Want to read Slashdot from your mobile device? Point it at m.slashdot.org and keep reading!


Forgot your password?
Trust the World's Fastest VPN with Your Internet Security & Freedom - A Lifetime Subscription of PureVPN at 88% off. Also, Slashdot's Facebook page has a chat bot now. Message it for stories and more. ×

Journal FortKnox's Journal: A Question for the Java Guys... 6

OK, I want to make a TCP server that accepts multiple clients, but I want it to be able to do processing during the idle time.

Now, I've been reading up on Java1.4 that has non-blocking I/O which is wonderful for elminating the threads in a multi-connect TCP server. But, the select() method still waits for activity, and I want the server to do other computing while there isn't activity (making a persistant-world MMORPG if you must know). I'm trying to avoid threads, so I start looking at the other Selector methods.
My question is, does the selectNow() method emulate the poll() function in C (eg - will it hold onto the activity in a buffer and wait until I call it next to dump it onto me)??

I already exhausted google for a while, and here's the javadoc for Java1.4. The selector class is in java.nio.channels. After reading the doc, maybe I'm thinking this all wrong. Anyone have any ideas on how to simulate the poll() function?

Addendum: Onjava has an article that has a snippet example of how the new nio classes work (see #3 on the page).
This discussion has been archived. No new comments can be posted.

A Question for the Java Guys...

Comments Filter:
  • Why would anyone try to avoid threads is beyond me, especially in Java?
    • Well, threads open up headaches. Passing things between threads open up migranes.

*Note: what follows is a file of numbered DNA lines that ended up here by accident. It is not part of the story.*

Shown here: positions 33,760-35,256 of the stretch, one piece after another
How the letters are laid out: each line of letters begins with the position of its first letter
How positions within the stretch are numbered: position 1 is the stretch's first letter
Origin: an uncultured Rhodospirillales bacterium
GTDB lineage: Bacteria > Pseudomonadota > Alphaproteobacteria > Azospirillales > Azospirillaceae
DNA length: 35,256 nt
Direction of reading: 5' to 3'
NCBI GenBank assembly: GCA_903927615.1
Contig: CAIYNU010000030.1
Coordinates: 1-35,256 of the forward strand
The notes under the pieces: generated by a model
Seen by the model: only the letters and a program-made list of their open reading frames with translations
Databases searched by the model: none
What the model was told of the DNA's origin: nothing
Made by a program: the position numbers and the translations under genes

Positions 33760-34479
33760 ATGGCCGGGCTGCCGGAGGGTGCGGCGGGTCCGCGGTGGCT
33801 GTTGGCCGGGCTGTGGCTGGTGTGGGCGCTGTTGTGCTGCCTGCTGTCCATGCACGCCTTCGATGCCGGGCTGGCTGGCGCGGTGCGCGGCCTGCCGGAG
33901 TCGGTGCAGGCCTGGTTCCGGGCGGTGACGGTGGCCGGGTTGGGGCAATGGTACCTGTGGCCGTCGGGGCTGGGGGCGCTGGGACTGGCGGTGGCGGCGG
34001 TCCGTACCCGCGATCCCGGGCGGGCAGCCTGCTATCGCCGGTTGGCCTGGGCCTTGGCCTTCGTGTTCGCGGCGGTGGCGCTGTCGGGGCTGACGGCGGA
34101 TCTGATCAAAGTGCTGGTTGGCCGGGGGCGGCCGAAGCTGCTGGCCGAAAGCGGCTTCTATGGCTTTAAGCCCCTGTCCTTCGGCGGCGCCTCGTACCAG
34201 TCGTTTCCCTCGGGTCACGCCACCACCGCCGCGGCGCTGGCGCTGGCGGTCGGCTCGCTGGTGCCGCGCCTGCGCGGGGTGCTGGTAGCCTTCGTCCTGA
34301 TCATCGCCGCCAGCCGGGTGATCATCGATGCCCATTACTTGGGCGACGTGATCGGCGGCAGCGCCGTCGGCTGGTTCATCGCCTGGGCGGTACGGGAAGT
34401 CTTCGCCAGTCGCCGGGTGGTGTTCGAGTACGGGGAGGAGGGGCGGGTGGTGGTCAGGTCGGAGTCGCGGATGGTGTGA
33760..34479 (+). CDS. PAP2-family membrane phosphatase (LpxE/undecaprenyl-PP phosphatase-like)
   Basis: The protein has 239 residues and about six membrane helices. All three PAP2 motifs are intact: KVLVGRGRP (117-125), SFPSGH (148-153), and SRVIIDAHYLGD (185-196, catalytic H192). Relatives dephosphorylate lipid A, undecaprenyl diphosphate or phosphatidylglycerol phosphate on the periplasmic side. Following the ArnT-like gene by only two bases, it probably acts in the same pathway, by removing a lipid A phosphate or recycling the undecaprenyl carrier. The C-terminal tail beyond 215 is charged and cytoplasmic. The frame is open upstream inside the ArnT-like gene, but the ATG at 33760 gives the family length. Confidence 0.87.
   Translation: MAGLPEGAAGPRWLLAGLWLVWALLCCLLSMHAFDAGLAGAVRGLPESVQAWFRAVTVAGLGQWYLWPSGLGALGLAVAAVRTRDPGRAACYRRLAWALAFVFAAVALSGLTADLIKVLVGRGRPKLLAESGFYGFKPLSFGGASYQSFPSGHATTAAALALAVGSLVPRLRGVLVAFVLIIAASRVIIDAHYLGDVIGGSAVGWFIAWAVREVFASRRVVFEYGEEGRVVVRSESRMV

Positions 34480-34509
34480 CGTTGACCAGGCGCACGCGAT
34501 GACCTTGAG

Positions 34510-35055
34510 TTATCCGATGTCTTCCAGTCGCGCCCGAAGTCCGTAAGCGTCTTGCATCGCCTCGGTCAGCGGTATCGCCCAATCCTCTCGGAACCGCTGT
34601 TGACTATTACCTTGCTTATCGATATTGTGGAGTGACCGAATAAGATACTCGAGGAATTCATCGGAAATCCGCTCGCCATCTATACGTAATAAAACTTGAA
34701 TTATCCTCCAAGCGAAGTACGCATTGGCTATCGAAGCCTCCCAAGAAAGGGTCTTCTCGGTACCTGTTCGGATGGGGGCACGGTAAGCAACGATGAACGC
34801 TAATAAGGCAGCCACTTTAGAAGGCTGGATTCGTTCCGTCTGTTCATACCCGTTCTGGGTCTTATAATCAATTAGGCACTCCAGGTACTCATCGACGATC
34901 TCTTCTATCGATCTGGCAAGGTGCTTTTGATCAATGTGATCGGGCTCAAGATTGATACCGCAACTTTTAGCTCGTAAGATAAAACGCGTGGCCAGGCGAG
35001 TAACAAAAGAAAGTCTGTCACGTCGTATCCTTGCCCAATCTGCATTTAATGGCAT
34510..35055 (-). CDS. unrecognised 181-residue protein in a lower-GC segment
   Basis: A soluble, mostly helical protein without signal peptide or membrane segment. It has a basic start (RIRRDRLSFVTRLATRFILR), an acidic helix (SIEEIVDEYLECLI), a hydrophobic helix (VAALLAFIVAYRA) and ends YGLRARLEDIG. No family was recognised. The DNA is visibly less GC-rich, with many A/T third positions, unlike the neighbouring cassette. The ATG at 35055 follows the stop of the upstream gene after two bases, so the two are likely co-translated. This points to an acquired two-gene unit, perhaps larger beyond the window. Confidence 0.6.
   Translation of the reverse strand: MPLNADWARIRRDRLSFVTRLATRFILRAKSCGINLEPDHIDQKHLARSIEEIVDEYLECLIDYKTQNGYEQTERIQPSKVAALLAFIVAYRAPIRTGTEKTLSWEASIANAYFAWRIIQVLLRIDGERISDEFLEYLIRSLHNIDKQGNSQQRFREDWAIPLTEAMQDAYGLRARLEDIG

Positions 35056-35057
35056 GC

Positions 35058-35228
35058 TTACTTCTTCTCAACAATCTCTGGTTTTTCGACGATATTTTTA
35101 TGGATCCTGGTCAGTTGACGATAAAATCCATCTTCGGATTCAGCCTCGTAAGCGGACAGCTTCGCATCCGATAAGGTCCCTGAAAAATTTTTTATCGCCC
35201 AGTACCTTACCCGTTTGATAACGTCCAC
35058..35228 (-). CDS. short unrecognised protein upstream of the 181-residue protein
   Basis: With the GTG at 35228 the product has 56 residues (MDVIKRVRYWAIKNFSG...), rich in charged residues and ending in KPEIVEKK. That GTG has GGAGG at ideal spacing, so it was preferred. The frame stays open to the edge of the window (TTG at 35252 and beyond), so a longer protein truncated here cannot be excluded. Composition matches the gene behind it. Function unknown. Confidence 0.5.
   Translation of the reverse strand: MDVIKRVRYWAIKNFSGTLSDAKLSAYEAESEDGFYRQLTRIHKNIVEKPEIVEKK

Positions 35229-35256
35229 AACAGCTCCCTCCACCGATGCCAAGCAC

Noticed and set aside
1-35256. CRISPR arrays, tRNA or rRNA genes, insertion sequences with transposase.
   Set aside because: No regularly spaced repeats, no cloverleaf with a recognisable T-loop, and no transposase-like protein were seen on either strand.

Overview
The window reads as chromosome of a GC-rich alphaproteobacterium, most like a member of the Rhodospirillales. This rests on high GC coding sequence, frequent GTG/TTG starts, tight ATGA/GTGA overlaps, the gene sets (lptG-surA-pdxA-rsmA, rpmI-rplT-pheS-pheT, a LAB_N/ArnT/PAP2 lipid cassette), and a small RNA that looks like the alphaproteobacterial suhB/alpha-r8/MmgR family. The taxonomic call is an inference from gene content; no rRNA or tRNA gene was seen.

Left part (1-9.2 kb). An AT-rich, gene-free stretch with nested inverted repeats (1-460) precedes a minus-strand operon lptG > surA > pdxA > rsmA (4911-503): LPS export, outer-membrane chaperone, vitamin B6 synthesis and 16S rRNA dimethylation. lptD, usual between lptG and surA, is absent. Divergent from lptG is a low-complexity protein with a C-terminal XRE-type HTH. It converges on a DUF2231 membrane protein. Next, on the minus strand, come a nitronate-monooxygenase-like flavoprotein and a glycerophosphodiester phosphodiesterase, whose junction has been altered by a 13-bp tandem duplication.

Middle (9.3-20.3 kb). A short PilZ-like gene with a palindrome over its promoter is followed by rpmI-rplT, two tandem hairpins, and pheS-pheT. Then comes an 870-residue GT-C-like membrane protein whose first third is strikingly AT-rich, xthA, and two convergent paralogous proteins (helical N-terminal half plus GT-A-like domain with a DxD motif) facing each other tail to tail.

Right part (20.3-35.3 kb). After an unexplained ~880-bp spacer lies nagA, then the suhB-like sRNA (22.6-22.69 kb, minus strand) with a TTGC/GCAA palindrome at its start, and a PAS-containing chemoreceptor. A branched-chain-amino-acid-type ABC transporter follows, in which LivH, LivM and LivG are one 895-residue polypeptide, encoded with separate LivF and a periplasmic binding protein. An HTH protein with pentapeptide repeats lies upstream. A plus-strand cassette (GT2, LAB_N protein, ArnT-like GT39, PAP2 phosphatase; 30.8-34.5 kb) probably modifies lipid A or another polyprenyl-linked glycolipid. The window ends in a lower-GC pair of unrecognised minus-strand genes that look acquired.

Threads require syncronization. Do you know which collections in Java are syncronized and which are not? I think the majority of the collection class is unsyncronized. And the possibilities of deadlock, and how one thread has difficulty understanding what is going on in another thread. Multithreading is best avoided, if you ask me.
      • the tcp listener thing must be done with threads. Believe me, I do that for a living. Without threads, the listener have to do other things than listening, and the server becomes an unresponsive piece of shit.
        i know dog shit about java (i use perl and c/c++), but threads are pretty easy to implement (atleast in UNIX, but I remember they being easy in winblows nt with c++ too, back in the day).
        Well, if you still dont want threads, do the following:

        put all the code (yuck) in a loop that starts with a nonblocking select (timeout = 0), do your processing if the select returned 0, or read/accept from the file descriptors the select returned. This works in UNIX, dunno about windows, but probably will work too since 2k's tcp is mostly BSD-ish.

    • Probably in order to avoid Microsoft-isms such
      as "quick and dirty but works well (for me)"
      programmes and unreadable code.

      Probably because people have been impressed by
      the clearness of the OpenBSD code (not the parts
      which haven't been rewritten, or portable stuff
      such as OpenSSH-portable).
  • I did a quick and dirty threaded listener using in Java (later ported to c#). It worked pretty well.. I could e-mail the source code if you want (assuming I can dig it up). I know threads aren't fun to manage but it might be the best way to do it.
  • by JMZero ( 449047 )
    I think you definitely want a thread that's just buffering input. If you're attempting scalability, you're going to need to take control of this at some point anywho. But that's just $.02 from someone who has never done anything like this (never for more than a couple users at a time).

The longer the title, the less important the job.